In its budget request to U.S. House leadership and to Vice President Kamala Harris, RRB reported that it has a staffing deficit of 12% from its minimum levels and that the RRB’s programs office has been operating at a reduced capacity because funding for the agency has been nearly flat for five years. Its workforce also is aging, with nearly a quarter of its workers now eligible to retire and 231 employees eligible to retire in the next year.
The added funding will allow RRB to increase its ranks to 801 full-time employees at a time when it needs workers to take care of retirement, survivor claims and numerous other customer-facing duties that had been hampered by the COVID-19 pandemic and chronic understaffing. In its budget request, RRB reported that just 35% of the 1.2 to 1.3 million calls its Bureau of Field Services received were answered in FY2020.
“We are operating in a transitional state that requires a sufficient investment in staffing to sustain benefit determination and payment operations, which still rely heavily on manual processing, while ensuring that the agency retains the knowledge of our laws and systems critical to modernizing benefit payment systems,” the agency stated. “The RRB believes that an increase in staffing is critical to the success of the agency over the next few years.”
The budget request is not the only way the current administration is working to improve RRB.
The agency’s years-long project to upgrade its IT infrastructure finally received full funding through Biden and Congress’s American Rescue Plan. The agency said that the modernization of RRB’s systems should also help to open the door to better service and more efficiency once fully implemented.
“We are grateful to the Congress for providing annual and supplemental appropriations that have fully funded RRB’s IT Modernization program,” RRB stated.
President Joe Biden on April 26 signed an executive order that created a Task Force on Worker Organizing and Empowerment to increase union density and union organizing in the country.
The group will be led by Vice President Kamala Harris and DOL Secretary Marty Walsh and have more than 20 members of Biden’s Cabinet and heads of agencies involved, according to a fact sheet released by the White House.
“American workers have faced increasing barriers to organizing and bargaining collectively with their employers. Economic change in the United States and globally, technological developments, and the failure to modernize federal organizing and labor-management relations laws so they respond appropriately to the reality found in American workplaces have made worker organizing exceedingly difficult. The result has been a steady decline in union membership in the United States over past decades,” a White House fact sheet on the creation of the task force stated. “Since 1935, when the National Labor Relations Act was enacted, the policy of the federal government has been to encourage worker organizing and collective bargaining, not to merely allow or tolerate them. In the 86 years since the Act was passed, the federal government has never fully implemented this policy.”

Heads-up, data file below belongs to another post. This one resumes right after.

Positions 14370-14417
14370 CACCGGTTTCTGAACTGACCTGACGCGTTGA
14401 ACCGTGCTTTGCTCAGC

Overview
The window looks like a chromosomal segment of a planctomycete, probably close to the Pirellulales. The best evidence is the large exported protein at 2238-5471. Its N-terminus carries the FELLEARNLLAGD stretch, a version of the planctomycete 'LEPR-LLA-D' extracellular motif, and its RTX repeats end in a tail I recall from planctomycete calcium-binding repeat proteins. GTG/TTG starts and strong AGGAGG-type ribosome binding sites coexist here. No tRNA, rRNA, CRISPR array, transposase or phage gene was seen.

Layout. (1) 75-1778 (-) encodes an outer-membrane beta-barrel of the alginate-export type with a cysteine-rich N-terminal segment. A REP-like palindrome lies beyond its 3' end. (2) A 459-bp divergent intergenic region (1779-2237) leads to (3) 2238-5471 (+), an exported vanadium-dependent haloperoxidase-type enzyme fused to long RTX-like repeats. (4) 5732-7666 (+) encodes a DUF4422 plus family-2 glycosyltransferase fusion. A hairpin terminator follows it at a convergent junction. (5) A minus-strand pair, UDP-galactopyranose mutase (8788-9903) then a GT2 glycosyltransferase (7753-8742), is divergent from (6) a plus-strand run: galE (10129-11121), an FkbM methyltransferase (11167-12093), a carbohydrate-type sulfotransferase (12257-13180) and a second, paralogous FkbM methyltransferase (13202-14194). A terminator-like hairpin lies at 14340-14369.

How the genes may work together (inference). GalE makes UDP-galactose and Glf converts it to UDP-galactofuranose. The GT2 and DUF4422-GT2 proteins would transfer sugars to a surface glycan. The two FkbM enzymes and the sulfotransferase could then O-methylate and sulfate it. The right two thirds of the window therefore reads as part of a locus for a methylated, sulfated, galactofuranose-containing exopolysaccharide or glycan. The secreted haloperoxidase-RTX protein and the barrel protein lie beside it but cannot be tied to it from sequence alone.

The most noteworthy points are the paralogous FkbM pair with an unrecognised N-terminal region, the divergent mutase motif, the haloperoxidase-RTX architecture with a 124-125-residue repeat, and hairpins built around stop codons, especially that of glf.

The task force intends to, within 180 days, recommend ways that current policies, programs and practices can be used to promote worker organizing and collective bargaining in the federal government and identify where new policies, regulatory and statutory changes are needed to achieve the task force’s mission.
The goals set forth for the task force are:
Lead by example by ensuring that the federal government is a model employer with respect to encouraging worker organizing and collective bargaining among its workforce.
Facilitate worker organizing across the country by taking an all-of-government approach to mobilize the federal government’s policies, programs and practices to provide workers the opportunity to organize and bargain collectively.
Increase worker power in underserved communities by examining and seeking to address the particular challenges to worker organizing in jurisdictions with restrictive labor laws; the added challenges that marginalized workers in many communities encounter, including women and people of color; and the heightened barriers to organizing workers in certain industries.
Increase union membership across the United States to grow a more inclusive middle class and provide workers the opportunity to come together for the purpose of mutual advancement, the dignity of worker and workers, respect and the fair compensation they deserve.